How can artificial intelligence make running safer?
A machine learning model to optimise your performance and get you across the finish line with health intact. That’s what Moa Johansson, Associate Professor at the Computing Science division, is aiming for. Together with two master students, she is involved in a project at the Department of Computing Science and Engineering.
This May, many people are looking forward to the return of Göteborgsvarvet, after two years of break due to the corona pandemic. Every year, approximately 40,000 runners struggle along with what the coordinators mean is the world’s biggest half marathon, and many have collapsed in exhaustion on both side of the finish line.
Most often, they are on their feet after some rest and refill of fluid, but every year, a few people need medical assistance.
Moa Johansson, Associate Professor at the Department of Computing Science and Engineering, is together with the master students with amanuenses’ employments, Johan Lamm and Johan Attefors, collecting insights with the purpose to give athletes prerequisites to challenge themselves in the best possible way during a physical performance and at the same time minimise the risk of overworking to a point where they jeopardise their health.
"I am very interested in sport, so for me it’s really fun to see how the techniques my own research is addressing, can contribute within sport", says Moa.
The study is performed in cooperation with Göteborgsvarvet, by analysing data that has been collected during ten years and is accessible in Göteborgsvarvet’s database. In the database, values for end results and the participants age and gender are registered. In addition, Moa, Johan and Johan have taken data about the weather conditions into account, to be able to see if there is something to learn from the connection between for example high temperatures and the amount of people who 'run in to the wall'.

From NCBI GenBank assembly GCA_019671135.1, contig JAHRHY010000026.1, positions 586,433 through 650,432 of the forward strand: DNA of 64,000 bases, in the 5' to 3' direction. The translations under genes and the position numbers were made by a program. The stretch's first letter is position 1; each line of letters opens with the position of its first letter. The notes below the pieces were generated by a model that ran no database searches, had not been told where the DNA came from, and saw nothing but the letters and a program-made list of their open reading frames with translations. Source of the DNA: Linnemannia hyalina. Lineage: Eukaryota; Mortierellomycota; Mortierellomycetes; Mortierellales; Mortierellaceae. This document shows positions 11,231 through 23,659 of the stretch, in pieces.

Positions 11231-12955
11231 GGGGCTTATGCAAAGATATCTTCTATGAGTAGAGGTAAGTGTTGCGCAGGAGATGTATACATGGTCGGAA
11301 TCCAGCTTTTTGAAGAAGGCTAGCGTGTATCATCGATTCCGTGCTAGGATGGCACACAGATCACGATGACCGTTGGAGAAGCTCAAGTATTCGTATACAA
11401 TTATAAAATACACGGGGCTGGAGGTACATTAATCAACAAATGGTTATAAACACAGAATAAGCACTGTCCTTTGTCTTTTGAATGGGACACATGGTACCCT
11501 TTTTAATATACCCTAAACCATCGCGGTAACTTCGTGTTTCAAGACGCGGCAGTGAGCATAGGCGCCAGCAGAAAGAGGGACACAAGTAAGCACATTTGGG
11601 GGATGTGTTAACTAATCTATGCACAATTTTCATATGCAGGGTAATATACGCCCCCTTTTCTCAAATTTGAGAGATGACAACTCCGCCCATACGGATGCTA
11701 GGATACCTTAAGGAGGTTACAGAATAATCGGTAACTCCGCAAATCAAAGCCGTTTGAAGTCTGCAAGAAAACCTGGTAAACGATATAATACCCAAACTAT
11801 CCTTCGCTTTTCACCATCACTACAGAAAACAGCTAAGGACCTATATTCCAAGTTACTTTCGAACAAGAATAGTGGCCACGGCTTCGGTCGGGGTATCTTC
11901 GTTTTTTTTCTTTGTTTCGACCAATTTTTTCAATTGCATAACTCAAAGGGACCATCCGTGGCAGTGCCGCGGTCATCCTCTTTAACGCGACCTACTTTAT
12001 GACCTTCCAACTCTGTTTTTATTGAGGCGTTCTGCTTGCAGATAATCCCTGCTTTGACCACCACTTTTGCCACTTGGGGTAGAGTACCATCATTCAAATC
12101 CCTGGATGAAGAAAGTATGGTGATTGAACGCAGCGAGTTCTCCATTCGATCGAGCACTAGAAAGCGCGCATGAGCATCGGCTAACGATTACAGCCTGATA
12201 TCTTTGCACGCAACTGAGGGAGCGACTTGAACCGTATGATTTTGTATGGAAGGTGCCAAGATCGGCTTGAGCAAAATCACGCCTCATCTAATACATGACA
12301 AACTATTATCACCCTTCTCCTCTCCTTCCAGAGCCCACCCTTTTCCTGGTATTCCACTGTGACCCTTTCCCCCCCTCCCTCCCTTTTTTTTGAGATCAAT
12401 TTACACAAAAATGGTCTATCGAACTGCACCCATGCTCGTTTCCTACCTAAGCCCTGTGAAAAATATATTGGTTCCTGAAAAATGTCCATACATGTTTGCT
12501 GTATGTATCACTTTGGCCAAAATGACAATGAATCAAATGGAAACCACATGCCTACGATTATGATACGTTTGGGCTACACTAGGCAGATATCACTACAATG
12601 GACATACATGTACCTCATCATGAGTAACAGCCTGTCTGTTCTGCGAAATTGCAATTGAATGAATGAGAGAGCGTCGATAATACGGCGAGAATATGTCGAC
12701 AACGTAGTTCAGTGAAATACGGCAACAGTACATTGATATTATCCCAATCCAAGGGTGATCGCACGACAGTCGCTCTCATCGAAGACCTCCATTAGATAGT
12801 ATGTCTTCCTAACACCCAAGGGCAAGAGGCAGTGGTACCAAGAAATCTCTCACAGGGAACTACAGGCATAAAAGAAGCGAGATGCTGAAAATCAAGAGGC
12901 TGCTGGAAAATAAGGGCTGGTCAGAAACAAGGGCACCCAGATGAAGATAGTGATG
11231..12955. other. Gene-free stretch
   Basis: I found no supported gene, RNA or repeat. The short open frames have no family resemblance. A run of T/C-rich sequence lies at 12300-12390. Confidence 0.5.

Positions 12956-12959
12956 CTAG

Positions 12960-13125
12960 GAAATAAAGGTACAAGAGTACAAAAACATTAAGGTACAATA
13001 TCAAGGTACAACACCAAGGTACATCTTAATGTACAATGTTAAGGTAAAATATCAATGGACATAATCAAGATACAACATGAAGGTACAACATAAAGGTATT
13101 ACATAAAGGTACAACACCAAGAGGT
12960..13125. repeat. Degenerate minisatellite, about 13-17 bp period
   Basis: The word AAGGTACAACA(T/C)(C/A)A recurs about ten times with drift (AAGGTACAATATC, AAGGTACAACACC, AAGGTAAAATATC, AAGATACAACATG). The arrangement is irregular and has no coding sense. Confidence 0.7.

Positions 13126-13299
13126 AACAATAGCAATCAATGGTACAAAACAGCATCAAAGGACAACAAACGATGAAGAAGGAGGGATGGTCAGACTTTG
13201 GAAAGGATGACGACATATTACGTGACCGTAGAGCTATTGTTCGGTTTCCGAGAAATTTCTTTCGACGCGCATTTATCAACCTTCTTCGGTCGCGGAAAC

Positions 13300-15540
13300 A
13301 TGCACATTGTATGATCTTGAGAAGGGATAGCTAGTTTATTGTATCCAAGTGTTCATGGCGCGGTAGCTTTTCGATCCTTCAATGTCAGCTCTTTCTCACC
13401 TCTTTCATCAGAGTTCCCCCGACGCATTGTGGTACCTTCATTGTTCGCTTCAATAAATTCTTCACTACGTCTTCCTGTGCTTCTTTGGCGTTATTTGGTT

A virtual AI-coach
As part of the project, they are working on a machine learning model. The purpose is, with its help, to be able to estimate the finishing time of a runner, and anticipate what runners risk to overwork themselves, by drawing conclusions from the collected data.
In the future, Moa is visualising the model being used in a more advanced product in line with the runner’s watches available on the market today, where more parameters like personal conditions, previous performance and outdoor temperature can be combined with monitoring of the body’s functions, to help the runner to adjust the pace to what is individually suitable.
"Kind of like a virtual AI-coach that tells you when it’s time to slow down or increase speed, or stop to drink one extra time", says Moa.
So, what are we doing wrong when the race ends with us running in to the wall?
Often we seem to strain ourselves too much early on. Moa thinks that it partly comes down to a matter of prestige.
"People want to beat their own personal record, she says. And some people are keeping themselves on the border to what they can handle, even though they are not quite in the shape they were earlier in life."
There is a tendency in the middle aged group to miscalculate their capacity. That is something not equally prominent in the older group and among the elite runners, who tend to run according to a different pattern.
The project is organised within Health Engineering Area of Advance and is performed at the department of Computing Science and Engineering at Chalmers University of Technology and the University of Gothenburg.
The project is a result of discussions between the GoCoActive cooperation, where Chalmers, University of Gothenburg, RF-SISU, GoCo Health Innovation City and Göteborgs Friidrottsförbund have been participating actively.
During the spring 2022, a scientific paper is being written about the project.